Performance not only comes down to which sectors are biasing the respective indexes higher or lower; it stems from how many stocks are reflecting actual characteristics of growth and value. Hence, market calls for overweighting growth vs. value (or vice-versa) cannot be looked at simplistically through the index lens. Performance underneath the surface is sometimes markedly different from the action at the index level.

Bursting bubbles and myths
A prime historical example that puts the above information to work is the implosion of the tech bubble that brought the equity market down in the early 2000s. The aftermath of the bubble's bursting led to a 57% decline in the S&P 500, a 78% decline in the Nasdaq, and an 83% decline in the tech-heavier Nasdaq 100—culminating in the crescendo low in October 2002.
For investors who were on the hunt for deep value, the clear play from a factor perspective was the beaten-up Tech stocks. Many of the hardest-hit names were indeed trading at deeply undervalued prices, but were still "housed" in the Growth indexes. In fact, at the market's bottom in October 2002, the forward price-to earnings (P/E) ratio1 of the Tech stocks within the S&P Growth index was 20.5—significantly lower than the 25.6 forward P/E of the Tech stocks within the S&P Value index. In other words, many of the cheapest Tech names were actually found in the Growth index.
Not only did the classification detail matter for finding actual value, it mattered for forward performance. Looking specifically at the biggest casualty in that era, the Nasdaq 100, its members with lower multiples tended to fare better as the new bull market commenced.
At the October 2002 low, the median Nasdaq 100 member's forward P/E was 22.6. Those stocks with forward P/E of less than 22.6 (shown in the blue line the chart below) outperformed the cohort with forward P/E greater than 22.6 (the yellow line) by an average of nearly 200% in the ensuing decade. Thus, screening for the simple value characteristic of a less-expensive forward P/E yielded stronger returns—even in a heavily growth-oriented index.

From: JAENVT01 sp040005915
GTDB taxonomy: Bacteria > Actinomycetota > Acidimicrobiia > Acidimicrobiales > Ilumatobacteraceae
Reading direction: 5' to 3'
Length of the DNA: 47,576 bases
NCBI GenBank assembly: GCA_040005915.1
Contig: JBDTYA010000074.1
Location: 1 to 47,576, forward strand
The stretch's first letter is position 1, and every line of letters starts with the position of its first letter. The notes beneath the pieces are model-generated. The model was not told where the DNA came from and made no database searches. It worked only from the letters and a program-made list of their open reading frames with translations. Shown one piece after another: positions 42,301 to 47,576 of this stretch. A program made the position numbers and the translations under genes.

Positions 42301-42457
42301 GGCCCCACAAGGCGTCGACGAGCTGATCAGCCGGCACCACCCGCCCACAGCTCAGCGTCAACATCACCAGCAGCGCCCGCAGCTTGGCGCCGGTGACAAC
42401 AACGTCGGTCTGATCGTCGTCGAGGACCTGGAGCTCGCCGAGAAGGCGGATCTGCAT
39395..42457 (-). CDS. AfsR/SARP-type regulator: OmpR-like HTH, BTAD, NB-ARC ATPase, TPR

Finding value in growth
chart-10
Source: Charles Schwab, Bloomberg. Performance is shown from 10/9/2002 thru 10/9/2012.

Another example to consider is the Global Financial Crisis (GFC) era. At the overall stock market low in March 2009, Financials (the worst-performing sector during the crisis) had become a deep value play given the sector had fallen 83% from its pre-GFC peak. Indeed, the forward P/E of Financials within the S&P Value index (8.7) was less than that in the S&P Growth index (10.8), but there were inconsistencies within other sectors:
  • Real Estate Investment Trusts, or REITs, the second-worst-performing cohort during the GFC (falling 79%), were trading at an average 15.5 forward P/E in the S&P Growth index vs. an average 25.2 forward P/E in the S&P Value index. (Equity REITs, part of the Financials sector during the GFC, were moved in 2016 to a separate Real Estate sector within the Global Industry Classification Standard, or GICS®.)
  • The Consumer Discretionary sector (which fell 61%) was trading at a 14.9 forward P/E in S&P Growth vs. an 18.4 forward P/E in S&P Value.
  • The Tech sector (which fell 55%) was trading at a 12.8 forward P/E in S&P Growth vs. a 15.2 forward P/E in S&P Value.

Put another way, many of the less expensive (or value-oriented) members in the REITs, Consumer Discretionary, and Tech areas were housed in the S&P Growth index, not in the S&P Value index—so investors didn't receive much value at all if they blindly bought a Value index without looking specifically for value.

Applying factors in the current environment